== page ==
The White House is delaying plans to impose sanctions targeting Iran's ballistic missile program, according to a U.S. media report.
U.S. officials had planned to announce earlier this week the sanctions against 12 people and companies in Iran, Hong Kong and the United Arab Emirates.
But The Wall Street Journal reported late Thursday the decision had been delayed. The sanctions "remain on the table," according to officials, but the paper said it is now not clear when or if they will move forward.
The officials also stressed that imposing such financial penalties would not violate the agreement reached this year to scale back Iran's nuclear program. Tehran disagrees, saying the new sanctions would void the nuclear deal.
Iran threatens expanded missile program
On Thursday, Iranian President Hassan Rouhani ordered his defense minister to expand the ballistic missile program as a response to the threatened U.S. sanctions.
In a series of tweets, Rouhani said, "If the U.S. continues its illegitimate interference with Iran's right to defend itself, a new program will be devised to enhance missile capabilities."
"We have never negotiated regarding our defense capabilities including our missile program & will not accept any restrictions in this regard," he added.
Responding to Rouhani's remarks, a senior U.S. official told VOA the U.S. has long taken action to counter threats from Iran's missile program and will continue to do so. He said that includes working closely with U.S. allies in the region to bolster their defenses against such threats.
The Wall Street Journal said the U.S. sanctions would target about 12 people and companies connected to the missile program. The sanctions would call on U.S. banks to freeze the assets of those on the list and bar people and companies in the U.S. from doing business with them.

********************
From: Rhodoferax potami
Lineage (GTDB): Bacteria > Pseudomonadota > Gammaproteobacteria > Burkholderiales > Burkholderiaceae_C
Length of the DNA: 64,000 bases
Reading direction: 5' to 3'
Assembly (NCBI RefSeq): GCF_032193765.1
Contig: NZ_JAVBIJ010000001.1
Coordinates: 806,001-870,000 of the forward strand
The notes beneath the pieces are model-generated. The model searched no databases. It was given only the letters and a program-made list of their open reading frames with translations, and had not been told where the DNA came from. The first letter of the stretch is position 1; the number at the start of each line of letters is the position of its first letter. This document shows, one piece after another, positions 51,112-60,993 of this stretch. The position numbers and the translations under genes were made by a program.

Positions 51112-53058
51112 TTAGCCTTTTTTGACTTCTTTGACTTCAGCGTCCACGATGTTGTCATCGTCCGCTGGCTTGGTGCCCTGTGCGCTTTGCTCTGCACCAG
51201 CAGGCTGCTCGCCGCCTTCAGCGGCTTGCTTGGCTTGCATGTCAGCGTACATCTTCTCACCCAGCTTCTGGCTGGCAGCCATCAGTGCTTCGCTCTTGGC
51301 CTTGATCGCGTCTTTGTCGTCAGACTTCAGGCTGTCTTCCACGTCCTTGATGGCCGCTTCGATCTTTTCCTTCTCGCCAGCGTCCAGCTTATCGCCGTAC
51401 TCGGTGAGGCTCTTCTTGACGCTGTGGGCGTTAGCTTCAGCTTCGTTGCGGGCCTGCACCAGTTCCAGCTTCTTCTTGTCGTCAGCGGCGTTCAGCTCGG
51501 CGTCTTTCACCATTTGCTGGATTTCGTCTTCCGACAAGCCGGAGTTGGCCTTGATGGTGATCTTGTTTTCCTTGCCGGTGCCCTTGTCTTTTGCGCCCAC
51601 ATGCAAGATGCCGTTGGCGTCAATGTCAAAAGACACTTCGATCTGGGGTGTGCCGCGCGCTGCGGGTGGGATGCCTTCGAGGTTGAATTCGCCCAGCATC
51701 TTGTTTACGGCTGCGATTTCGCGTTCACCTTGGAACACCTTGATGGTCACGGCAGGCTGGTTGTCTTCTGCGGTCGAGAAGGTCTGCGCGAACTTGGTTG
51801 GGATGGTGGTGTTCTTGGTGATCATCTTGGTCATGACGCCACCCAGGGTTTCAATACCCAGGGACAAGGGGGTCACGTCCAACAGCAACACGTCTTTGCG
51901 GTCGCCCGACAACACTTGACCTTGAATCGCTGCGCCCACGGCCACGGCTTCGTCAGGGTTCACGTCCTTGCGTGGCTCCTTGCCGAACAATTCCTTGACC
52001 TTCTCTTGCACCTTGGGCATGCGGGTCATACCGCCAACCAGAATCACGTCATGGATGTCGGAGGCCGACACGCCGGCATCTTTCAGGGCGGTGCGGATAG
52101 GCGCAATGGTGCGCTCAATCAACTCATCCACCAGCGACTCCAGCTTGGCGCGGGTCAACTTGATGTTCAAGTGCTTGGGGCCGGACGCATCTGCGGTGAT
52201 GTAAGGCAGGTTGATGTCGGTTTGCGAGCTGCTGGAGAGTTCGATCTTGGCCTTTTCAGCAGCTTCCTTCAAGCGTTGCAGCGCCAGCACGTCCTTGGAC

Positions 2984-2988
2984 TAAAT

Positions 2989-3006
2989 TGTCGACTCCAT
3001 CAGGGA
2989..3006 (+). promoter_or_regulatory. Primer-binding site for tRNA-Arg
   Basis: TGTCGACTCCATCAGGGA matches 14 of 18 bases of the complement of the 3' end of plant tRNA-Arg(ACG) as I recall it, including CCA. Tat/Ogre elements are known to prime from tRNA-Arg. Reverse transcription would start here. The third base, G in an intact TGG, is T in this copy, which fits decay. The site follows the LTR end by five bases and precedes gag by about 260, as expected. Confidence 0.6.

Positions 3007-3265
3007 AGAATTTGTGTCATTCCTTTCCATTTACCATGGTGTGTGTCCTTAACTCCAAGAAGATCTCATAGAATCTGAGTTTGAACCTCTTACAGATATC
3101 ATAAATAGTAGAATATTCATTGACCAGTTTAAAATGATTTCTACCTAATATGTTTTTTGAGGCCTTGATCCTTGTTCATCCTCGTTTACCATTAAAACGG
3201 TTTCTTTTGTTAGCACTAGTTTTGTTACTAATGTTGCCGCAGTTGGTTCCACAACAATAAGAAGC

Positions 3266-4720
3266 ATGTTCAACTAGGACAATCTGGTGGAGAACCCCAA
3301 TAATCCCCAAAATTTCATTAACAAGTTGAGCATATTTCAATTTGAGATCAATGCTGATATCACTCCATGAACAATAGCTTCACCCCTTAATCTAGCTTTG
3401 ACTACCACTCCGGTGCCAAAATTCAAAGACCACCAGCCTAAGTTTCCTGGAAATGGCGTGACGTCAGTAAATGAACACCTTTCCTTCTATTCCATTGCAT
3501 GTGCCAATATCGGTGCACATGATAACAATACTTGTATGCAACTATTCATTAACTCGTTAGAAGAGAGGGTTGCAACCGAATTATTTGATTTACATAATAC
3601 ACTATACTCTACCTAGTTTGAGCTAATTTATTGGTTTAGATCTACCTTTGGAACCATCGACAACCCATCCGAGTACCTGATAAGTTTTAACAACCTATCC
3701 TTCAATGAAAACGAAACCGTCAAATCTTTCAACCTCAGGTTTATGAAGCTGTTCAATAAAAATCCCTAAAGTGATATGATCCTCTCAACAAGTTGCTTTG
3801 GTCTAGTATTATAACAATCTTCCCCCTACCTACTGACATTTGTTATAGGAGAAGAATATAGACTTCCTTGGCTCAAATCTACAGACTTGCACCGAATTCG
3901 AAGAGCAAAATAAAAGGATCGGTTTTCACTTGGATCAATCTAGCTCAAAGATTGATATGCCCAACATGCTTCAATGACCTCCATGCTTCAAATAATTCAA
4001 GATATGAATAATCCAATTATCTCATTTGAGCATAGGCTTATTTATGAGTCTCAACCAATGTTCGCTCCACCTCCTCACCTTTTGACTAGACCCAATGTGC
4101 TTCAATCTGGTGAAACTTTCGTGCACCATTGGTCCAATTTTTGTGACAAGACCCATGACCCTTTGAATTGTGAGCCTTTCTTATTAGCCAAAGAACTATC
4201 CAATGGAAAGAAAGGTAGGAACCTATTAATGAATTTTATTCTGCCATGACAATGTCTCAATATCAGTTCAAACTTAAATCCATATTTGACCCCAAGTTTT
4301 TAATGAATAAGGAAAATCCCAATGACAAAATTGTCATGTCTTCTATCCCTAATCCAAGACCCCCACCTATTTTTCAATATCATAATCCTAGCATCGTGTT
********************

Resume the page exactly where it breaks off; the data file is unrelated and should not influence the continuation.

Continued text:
Iranian Foreign Ministry spokesman Hossein Jaber Ansari on Thursday called the planned sanctions "unilateral, arbitrary and illegal."
Iran test-fired missiles in October and November.
The U.S. and France said the October launch violated a U.N. Security Council resolution banning Iranian development of a ballistic missile. Iran rejected the allegations, saying the sanctions only applied to missiles capable of carrying a nuclear warhead and that their missiles had no such capability.
U.S. experts said the only purpose of the missile would be to deliver a nuclear warhead.
"We've been looking for some time at options for additional actions related to Iran's ballistic missile program based on our continued concerns about its activities, including the October 10th launch," an Obama administration official said. "We are considering various aspects related to additional designations, as well as evolving diplomatic work that is consistent with our national security interests."
Also Thursday, Iranian Revolutionary Guards spokesman Ramezan Sharif denied U.S. allegations that Iran test-fired missiles that passed near an American aircraft carrier Saturday in the Strait of Hormuz.
Sharif called the report "psychological warfare" and said the navy had not conducted any exercises in the past week.
U.S. military officials said the missiles passed within 1,500 meters of the aircraft carrier USS Harry S. Truman. The officials, who spoke to Western media under condition of anonymity, said Iran's navy gave a radio announcement before firing the missiles, telling ships to steer clear of the area.
Several other ships were also in the region, including the destroyer USS Bulkeley, a French frigate and merchant ships.
None of the missiles were fired at any of the ships, and no evasive actions were necessary.
"While most interactions between Iranian forces and the U.S. Navy are professional, safe and routine, this event was not and runs contrary to efforts to ensure freedom of navigation and maritime safety in the global commons," U.S. Central Command spokesman Kyle Raines said in an emailed statement to Reuters.
The strategic Persian Gulf waterway, which sees nearly a third of all oil traded by sea pass through it, has been the scene of past confrontations between the U.S. and Iran, including a one-day naval battle in 1988.
VOA National Security Correspondent Jeff Seldin contributed to this story.